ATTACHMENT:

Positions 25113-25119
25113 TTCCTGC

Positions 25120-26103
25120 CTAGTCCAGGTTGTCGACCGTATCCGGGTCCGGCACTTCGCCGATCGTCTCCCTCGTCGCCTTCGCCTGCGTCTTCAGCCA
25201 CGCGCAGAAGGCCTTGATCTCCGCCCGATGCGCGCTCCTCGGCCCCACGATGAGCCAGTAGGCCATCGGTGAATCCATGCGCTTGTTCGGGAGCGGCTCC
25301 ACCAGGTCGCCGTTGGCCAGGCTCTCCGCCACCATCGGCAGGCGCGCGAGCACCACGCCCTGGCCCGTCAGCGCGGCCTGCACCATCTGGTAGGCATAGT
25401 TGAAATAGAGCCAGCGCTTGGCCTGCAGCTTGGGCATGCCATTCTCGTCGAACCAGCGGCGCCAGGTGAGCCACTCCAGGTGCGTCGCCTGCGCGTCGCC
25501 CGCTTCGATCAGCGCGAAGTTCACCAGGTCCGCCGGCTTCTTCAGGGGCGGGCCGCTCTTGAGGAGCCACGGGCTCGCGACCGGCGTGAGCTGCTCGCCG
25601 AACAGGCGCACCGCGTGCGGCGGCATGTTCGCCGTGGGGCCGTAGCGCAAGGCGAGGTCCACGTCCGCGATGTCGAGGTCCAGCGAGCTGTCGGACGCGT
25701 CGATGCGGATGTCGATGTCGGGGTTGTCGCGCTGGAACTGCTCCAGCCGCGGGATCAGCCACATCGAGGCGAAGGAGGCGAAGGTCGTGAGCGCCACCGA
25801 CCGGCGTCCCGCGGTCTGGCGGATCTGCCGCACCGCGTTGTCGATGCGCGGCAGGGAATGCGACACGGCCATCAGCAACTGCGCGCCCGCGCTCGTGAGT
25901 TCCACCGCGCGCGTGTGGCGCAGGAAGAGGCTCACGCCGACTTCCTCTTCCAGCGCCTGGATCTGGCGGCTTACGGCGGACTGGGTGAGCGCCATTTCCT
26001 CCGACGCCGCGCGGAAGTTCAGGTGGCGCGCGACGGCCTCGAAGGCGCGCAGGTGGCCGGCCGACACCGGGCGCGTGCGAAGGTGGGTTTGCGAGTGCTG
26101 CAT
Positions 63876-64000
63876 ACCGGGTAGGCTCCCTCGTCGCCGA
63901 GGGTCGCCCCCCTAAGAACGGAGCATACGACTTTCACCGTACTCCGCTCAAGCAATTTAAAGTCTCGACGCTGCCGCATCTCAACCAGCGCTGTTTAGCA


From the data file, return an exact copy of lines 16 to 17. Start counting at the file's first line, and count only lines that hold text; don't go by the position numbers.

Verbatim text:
63876 ACCGGGTAGGCTCCCTCGTCGCCGA
63901 GGGTCGCCCCCCTAAGAACGGAGCATACGACTTTCACCGTACTCCGCTCAAGCAATTTAAAGTCTCGACGCTGCCGCATCTCAACCAGCGCTGTTTAGCA